Why the GOP may be in the tank for health care bill
The Senate is likely to approve the Republican health care proposal, which would repeal the Affordable Care Act and replace it with a system of “public option” insurance.
It is the latest step in a GOP push to make sweeping changes to the nation’s health care system that critics say is a major step backward.
Sen. Rand Paul, R-Ky., who introduced the bill on Wednesday, said the Senate should pass it by a vote of 51 to 49.
Senators have until May 27 to pass the bill, which includes a repeal of the Affordable Health Care Act, and if it does not pass, the legislation is set to go to President Donald Trump’s desk for his signature.
Senate Majority Leader Mitch McConnell said in a statement that the Senate would vote on the legislation, “if the bill can pass the House of Representatives and be signed into law by the president.
The Senate will vote on this legislation tomorrow and if we pass it, we will send it to President Trump for his signed-on signature.
We are confident that he will sign it.”
Sen. Bill Cassidy, R–La., who is working with Sen. Ron Johnson, R—Wis., to craft a plan that would provide tax credits to help lower-income Americans buy health insurance, said he would support the legislation.
Cassidy, the former Republican health secretary, said Tuesday he is optimistic that it will be approved by the Senate.
“The Senate is moving in the right direction,” he said.
“They’re working with us to find a plan and get this done.
We’ve got a lot of work ahead of us.”
Lisa Murkowski, R –Alaska, and Susan Collins, R -Maine, have been pushing for a public option and have already proposed legislation to give subsidies to people purchasing insurance through an insurance exchange.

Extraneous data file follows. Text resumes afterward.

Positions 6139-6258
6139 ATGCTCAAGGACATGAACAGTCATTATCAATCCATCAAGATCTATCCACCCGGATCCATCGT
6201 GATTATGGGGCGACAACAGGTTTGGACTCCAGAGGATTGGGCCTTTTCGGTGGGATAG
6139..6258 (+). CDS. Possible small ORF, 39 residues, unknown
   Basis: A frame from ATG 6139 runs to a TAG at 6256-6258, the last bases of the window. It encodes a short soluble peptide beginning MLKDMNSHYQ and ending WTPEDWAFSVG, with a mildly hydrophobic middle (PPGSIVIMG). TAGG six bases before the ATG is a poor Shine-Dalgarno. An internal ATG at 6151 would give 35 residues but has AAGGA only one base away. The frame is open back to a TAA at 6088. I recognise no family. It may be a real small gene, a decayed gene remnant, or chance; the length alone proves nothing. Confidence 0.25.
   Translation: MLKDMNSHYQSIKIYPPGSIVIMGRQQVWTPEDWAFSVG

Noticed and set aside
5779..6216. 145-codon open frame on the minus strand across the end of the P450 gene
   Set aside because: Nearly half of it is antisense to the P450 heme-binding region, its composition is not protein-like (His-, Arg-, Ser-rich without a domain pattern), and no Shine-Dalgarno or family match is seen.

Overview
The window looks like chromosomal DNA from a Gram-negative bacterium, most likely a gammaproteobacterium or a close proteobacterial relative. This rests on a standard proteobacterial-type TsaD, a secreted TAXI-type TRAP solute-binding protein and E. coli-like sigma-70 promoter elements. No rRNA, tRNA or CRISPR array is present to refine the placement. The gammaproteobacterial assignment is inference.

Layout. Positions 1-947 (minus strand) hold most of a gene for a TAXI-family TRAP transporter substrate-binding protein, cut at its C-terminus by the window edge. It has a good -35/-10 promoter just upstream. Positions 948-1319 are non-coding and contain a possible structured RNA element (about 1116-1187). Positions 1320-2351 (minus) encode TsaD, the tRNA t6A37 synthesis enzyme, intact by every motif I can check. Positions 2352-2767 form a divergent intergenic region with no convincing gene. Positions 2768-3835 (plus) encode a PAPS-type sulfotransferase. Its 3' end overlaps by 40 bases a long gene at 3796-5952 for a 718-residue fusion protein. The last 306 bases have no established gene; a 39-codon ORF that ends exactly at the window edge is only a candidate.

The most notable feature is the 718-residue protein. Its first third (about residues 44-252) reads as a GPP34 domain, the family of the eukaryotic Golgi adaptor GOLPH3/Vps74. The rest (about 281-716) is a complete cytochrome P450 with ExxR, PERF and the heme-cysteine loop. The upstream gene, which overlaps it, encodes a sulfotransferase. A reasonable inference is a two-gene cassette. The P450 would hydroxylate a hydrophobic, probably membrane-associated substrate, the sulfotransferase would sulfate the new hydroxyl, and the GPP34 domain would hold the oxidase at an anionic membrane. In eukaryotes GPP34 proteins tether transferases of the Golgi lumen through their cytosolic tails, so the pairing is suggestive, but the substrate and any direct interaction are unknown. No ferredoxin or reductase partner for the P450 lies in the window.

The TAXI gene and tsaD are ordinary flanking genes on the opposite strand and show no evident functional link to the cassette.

Senators from both parties have been calling on Republicans to include a public insurance option in the bill.
Sen.(R-Alaska), a member of the Senate Health, Education, Labor and Pensions Committee, said last week that she is “very supportive” of adding the public option.
“But there is also a public cost, particularly for young people, and that’s why I think the public should be a part of this process,” she said.
Collins, who is also working on a health care package that includes a public health care option, said Monday that she has been working with Johnson and Paul on a bill that would create a public plan of care that would include subsidies for people buying insurance through a private insurance exchange that would cover many of the same costs.
Democrats have said they will oppose the bill unless it includes a plan to provide tax subsidies to help low-income people buy insurance.
The Senate’s bill would make major changes to Medicaid and Medicare, two programs that provide health insurance to the poor and disabled.
A CBO analysis found that the GOP bill would cut Medicaid spending by nearly $700 billion and that its elimination of the ACA’s expansion of Medicaid would increase the number of uninsured people by more than 50 million by 2026.
The CBO said the Republican bill would also leave in place the $846 billion cut to Medicare over 10 years, which will mean the program will spend $1.3 trillion less in the coming decade than it did in 2022.
Republicans have also said that the legislation will not eliminate Obamacare’s coverage expansion, which allows Americans to purchase health insurance on the same insurance exchanges that already exist in more than 70 states and would continue to be offered to Americans under the ACA.
Democrats have called this a giveaway to insurance companies and have warned that it would mean millions of Americans losing coverage.
The nonpartisan Congressional Budget Office has estimated that repealing the ACA would cause an additional 13 million to 19 million people to lose their coverage.
Democrats have long been calling for a Medicare-for-all program, but Republican Sen. Bernie Sanders, I-Vt., has proposed a Medicare for All single-payer system.
The bill that Republicans are likely to pass on Wednesday does not include a Medicare single-payer system.
In the end, the Senate will likely have to pass both the Republican and Democratic bills.
The House is expected to vote on a package of GOP legislation later this month, which could be subject to changes that would have to be approved in the Senate, as well as amendments that would need to be made by Republicans to pass.